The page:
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Silversmith


Silversmith - Abigail Brown.


Abigail specialises in a hand raising and sinking technique to create distinctive silver vessels, bowls and jewellery. Her work is featured in exhibitions in the UK including at the Victoria & Albert Museum and also overseas.

 

In December 2014 she was given the Freedom of the Worshipful Company of Goldsmiths. Abigail also teaches silversmithing, jewellery and metalwork techniques.

Abigail studied Silversmithing and Jewellery at Loughborough University School of Art & Design graduating in 2001. Following her degree she spent a year at Bishopsland Workshops in Oxfordshire, and in 2004 she undertook a residency at Edinburgh College of Art. She is now based in Cornwall and teaches jewellery, silversmithing and metalwork techniques for Contemporary Crafts at University College Falmouth; and teaches short courses at West Dean College, West Sussex.

Abigail specializes in a hand raising and sinking technique to create distinctive contemporary silver vessels, bowls and jewellery which are gracefully sculptural in appearance. She aims to represent the warmth and softness of the human form in a material that is by nature hard and cold; to create a piece of silverware that is tactile and sensual, and invites interaction. The jewellery is an investigation into the use of silversmithing techniques to create large pieces for the body, or silversmithing that can be worn.

Abigail produces primarily one off pieces for exhibition and collections. Her work has been exhibited at the Victoria & Albert Museum and is included in the collection of the National Museum Wales. Recently, she was the only British Finalist in the 'BKV Prize 2010 for Young Applied Art' in Munich; and her silverware has been selected for two prestigious German exhibitions: 'Silver Triennial 2010' and 'Talente'.

In 2010-2011 Abigail spent 3 months in Kathmandu, Nepal teaching deaf Nepali adults jewellery making techniques. In August 2011 she undertook the Gates of the Arctic National Park & Preserve Artist in Residence Programme. This involved 8 days on patrol with the park ranger in a park the size of Switzerland, North of the Arctic Circle. Abigail will now develop her research material into a design(s) and will produce a new artwork in response to her experience which will be included in the Park's Collection.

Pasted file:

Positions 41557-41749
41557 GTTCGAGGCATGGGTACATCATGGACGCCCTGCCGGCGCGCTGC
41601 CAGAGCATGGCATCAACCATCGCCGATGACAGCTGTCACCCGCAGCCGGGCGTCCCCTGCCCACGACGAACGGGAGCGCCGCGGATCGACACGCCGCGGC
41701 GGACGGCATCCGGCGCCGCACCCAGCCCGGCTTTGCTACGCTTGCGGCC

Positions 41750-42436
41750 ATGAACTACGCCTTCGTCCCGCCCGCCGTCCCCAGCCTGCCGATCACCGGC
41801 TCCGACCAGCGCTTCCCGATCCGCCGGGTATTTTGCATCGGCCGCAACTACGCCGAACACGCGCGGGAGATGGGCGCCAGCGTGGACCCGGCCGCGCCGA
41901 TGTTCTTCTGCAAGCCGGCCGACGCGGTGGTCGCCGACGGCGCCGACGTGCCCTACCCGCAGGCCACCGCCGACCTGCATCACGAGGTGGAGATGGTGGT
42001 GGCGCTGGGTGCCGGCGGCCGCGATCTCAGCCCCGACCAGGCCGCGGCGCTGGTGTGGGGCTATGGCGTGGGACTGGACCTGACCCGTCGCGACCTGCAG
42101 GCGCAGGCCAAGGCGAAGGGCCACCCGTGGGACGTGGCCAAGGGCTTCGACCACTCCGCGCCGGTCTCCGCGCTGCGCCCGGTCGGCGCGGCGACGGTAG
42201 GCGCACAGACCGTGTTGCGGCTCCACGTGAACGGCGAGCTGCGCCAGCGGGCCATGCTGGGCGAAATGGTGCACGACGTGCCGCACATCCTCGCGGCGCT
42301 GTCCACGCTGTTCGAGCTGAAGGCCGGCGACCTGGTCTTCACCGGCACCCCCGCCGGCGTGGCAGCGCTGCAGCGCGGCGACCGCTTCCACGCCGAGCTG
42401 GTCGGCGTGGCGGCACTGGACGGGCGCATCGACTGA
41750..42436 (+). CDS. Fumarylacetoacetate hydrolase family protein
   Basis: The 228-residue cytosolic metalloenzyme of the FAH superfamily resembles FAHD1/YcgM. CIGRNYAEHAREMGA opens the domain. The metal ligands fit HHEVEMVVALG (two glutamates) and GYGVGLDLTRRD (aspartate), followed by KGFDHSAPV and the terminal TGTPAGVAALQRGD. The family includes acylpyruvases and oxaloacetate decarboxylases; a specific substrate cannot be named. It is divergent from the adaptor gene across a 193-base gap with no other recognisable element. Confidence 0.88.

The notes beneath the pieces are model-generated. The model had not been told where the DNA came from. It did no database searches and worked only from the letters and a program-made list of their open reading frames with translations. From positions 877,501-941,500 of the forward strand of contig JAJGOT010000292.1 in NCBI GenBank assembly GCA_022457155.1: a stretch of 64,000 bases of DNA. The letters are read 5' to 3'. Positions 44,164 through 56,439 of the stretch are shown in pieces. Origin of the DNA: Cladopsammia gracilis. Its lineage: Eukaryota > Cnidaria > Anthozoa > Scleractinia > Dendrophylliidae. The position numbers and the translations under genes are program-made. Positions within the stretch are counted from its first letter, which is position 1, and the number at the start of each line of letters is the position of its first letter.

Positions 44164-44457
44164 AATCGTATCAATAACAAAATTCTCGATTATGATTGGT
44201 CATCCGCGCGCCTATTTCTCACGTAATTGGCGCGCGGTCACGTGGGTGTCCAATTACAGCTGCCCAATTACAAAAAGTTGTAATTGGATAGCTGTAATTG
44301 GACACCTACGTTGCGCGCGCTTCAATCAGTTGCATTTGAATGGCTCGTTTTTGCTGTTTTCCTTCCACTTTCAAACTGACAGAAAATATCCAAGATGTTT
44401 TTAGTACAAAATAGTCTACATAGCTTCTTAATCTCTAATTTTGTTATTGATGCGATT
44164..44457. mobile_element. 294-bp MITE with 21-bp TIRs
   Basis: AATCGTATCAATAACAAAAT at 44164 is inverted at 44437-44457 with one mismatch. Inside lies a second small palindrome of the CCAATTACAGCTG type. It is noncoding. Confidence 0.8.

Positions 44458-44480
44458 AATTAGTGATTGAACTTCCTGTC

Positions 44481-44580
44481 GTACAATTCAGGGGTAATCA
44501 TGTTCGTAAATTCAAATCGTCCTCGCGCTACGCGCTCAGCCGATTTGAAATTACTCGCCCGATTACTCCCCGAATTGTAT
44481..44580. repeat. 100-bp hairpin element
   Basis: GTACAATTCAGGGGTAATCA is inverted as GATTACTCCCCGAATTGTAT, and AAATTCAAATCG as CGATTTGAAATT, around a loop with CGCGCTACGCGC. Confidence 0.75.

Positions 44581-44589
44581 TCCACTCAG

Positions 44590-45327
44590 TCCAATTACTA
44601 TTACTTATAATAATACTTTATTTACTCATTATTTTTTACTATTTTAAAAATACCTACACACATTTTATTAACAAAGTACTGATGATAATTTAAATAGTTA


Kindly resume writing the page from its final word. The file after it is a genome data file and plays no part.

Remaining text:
Artist Statement
'My particular interest is in the lines, folds and forms of the human body and how these are continually changing. I am fascinated by the sensuous qualities that our bodies possess, and often portray areas of the body that are not normally associated with these attributes.

I try to represent the warmth and softness of flesh in a material that is by nature hard and cold, aiming to create a piece of silverware that is tactile and sensual, and invites interaction.

I am interested in the similarities of form and shape that appear within nature; and in the marriage of organic and structured form, and I seek to create a union between the two in my work, such as in my Square Fruit Bowls and Folded Squares Neckpiece.

I create bowls and vessels by raising and sinking flat sheets or discs of silver, using a variety of metal and wooden hammers and stakes. The spontaneous nature of the work means that each piece is unique and sculptural.

The jewellery has evolved directly from my silversmithing work. I use the same raising and sinking techniques to produce small pieces of silversmithing for the body.

The range has developed from cutting larger pieces of silversmithing into units to create necklaces, bracelets, brooches and earrings. I like the concept of creating jewellery inspired by the body that is then related back to the body when it is worn.

I have recently become interested in developing my jewellery range further by exploring a Korean technique called Keum Boo. This involves using squares of gold foil and fusing it to the surface of the silver jewellery. I have also begun to use precious and semi-precious stones set in 18ct gold.'


www.abigailbrown.co.uk

 

 

 

 

 

 

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